A few days before the elections in the United States, the New York Times published an article on the perspective of a possible Joe Biden administration and his political vision towards Latin America, where the Venezuela case is not exempt from the changes that advisers anticipate the Democratic candidate would make if elected.
Among the changes that they predict with the arrival of a Democrat to the White House, is a break with the commitment of Donald Trump regarding the support of Juan Guaidó as “interim president.”
“Biden’s advisers expressed little hope that they will continue to treat Guaidó, who failed to persuade the armed forces to break ranks with Maduro (meaning coup d’état), as the de facto leader of the country,” the US media said referring to the constitutional president of Venezuela, Nicolás Maduro.
According to a senior adviser,” it adds, a Biden administration would seek to “establish negotiations with Maduro once there is a date to vote (in Venezuela) and pressure him to commit to organizing fair elections. “This strategy—according to analysts—seems very similar to the Trump one because it doesn’t recognize that more than six million Venezuelans voted for President Maduro during the May 2018 elections.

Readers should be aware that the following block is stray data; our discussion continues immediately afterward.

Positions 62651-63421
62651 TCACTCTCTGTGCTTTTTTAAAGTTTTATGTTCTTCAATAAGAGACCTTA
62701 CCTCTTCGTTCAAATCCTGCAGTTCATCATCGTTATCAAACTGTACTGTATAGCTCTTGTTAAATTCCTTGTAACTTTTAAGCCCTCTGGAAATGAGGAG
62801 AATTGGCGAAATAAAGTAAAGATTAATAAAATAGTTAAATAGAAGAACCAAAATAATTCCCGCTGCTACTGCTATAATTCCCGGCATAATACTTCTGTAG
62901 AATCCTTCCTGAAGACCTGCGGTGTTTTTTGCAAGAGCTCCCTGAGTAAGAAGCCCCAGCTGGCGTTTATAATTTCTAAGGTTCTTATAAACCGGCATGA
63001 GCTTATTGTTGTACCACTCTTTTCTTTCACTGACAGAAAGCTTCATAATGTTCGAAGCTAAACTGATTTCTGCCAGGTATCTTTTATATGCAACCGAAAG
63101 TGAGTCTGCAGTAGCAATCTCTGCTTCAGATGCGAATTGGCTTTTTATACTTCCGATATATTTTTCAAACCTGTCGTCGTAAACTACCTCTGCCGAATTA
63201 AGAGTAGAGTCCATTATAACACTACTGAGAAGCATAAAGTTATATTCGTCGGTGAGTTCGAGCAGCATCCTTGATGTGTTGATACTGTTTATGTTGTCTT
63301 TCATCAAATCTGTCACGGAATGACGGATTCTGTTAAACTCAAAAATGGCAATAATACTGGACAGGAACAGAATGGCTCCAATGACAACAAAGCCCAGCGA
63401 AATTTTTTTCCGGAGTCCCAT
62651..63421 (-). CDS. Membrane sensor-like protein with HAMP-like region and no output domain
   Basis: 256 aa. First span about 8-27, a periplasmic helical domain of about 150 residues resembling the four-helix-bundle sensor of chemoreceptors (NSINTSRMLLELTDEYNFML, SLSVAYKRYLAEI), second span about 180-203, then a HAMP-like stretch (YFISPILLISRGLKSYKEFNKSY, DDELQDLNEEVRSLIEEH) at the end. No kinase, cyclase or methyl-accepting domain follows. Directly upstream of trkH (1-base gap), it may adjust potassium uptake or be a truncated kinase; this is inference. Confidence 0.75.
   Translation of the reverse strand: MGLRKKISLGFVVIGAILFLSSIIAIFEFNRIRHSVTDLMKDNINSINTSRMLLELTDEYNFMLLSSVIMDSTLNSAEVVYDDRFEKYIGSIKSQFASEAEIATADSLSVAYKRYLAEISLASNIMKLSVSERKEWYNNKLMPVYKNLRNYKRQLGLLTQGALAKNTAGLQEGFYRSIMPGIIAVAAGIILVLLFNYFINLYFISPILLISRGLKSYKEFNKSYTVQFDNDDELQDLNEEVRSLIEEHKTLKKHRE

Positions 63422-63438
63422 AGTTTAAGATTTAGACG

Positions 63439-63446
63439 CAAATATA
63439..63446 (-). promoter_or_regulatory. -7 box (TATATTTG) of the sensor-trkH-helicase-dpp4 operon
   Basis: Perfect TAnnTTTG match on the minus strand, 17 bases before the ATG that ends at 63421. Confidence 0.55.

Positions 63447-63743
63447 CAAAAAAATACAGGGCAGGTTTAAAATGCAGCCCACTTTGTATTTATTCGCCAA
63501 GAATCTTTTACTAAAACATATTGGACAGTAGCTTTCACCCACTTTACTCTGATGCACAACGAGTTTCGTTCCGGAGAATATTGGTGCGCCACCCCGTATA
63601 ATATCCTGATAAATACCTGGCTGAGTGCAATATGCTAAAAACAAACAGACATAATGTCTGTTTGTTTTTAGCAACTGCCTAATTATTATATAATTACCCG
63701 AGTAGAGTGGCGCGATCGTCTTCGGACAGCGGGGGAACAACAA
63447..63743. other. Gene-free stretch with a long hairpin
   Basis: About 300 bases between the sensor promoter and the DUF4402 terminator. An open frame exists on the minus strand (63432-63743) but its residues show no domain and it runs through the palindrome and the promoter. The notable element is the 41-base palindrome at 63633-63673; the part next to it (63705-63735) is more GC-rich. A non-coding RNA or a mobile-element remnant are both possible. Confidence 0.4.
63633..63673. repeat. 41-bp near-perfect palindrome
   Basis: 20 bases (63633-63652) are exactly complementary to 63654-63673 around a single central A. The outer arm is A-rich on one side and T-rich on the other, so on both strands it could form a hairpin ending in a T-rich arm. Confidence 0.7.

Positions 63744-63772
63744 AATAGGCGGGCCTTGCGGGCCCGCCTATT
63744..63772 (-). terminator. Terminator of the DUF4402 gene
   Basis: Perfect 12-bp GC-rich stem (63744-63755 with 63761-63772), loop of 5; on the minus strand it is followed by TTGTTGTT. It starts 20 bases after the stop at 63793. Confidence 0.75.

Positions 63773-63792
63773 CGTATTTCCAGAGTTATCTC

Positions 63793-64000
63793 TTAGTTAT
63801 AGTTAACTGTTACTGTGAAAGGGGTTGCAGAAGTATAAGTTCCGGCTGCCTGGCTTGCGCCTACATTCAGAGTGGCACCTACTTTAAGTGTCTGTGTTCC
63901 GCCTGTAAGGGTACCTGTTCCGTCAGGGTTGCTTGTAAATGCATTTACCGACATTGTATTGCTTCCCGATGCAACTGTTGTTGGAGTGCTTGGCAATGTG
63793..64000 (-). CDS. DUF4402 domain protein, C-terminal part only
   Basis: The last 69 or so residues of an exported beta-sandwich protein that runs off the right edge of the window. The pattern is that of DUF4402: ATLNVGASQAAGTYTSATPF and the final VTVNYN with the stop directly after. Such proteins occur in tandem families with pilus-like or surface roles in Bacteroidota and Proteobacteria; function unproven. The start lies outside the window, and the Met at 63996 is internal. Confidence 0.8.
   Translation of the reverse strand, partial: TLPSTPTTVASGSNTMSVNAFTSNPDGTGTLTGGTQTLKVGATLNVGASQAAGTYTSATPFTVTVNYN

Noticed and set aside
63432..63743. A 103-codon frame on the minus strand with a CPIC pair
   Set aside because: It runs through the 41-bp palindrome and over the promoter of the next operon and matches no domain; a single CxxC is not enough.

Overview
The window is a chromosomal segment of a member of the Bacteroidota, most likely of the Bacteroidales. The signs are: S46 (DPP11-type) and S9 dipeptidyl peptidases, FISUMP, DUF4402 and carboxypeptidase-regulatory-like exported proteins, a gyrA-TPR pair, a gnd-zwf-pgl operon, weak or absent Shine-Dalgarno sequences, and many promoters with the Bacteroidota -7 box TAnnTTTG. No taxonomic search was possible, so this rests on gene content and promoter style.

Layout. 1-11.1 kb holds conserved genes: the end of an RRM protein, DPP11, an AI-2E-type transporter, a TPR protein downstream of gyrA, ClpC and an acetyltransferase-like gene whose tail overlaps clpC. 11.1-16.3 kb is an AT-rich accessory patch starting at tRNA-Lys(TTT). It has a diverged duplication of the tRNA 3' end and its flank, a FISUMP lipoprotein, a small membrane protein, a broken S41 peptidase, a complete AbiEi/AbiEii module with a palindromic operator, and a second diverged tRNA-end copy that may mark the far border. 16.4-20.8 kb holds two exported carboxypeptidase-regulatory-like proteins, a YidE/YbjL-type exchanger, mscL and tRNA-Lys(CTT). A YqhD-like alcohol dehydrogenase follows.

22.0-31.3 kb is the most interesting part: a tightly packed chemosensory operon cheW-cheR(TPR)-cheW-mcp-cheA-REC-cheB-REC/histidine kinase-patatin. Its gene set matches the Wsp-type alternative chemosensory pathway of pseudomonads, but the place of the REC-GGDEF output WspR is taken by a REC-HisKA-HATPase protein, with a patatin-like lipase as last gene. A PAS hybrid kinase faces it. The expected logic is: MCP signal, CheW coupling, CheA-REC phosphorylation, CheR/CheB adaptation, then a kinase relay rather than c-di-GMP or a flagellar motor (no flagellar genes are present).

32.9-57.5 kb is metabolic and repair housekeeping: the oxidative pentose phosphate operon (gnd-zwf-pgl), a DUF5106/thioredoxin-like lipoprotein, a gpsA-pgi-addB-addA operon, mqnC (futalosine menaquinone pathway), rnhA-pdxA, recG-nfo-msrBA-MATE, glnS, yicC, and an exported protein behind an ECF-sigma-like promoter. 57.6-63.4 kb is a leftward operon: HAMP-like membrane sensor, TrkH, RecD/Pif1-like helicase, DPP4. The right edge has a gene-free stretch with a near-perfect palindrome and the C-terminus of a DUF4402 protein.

For Democratic Party advisers, including Juan Gonzalez, a former Obama administration official, and Julissa Reynoso, a former United States ambassador to Uruguay, the strategy will be aimed at resuming the Obama plan of an “anti-corruption campaign” that was denounced by the political leadership of progressive Latin American as “lawfare” or the judicialization of politics.
While the definitive day of the election looms—which is in the hands of 538 men and women who make up the Electoral College of the United States, that doesn’t have a direct presidential election like most democracies—Latin America and in particular Venezuela continue to face the attacks of Donald Trump’s aggressive policy based on the Monroe Doctrine: America for Americans (meaning US citizens).
Featured image: Joe Biden at a campaign event in Wilmington, Delaware, on July 28. Andrew Caballero-Reynolds/AFP via Getty Images
(Ultimas Noticias) with OT content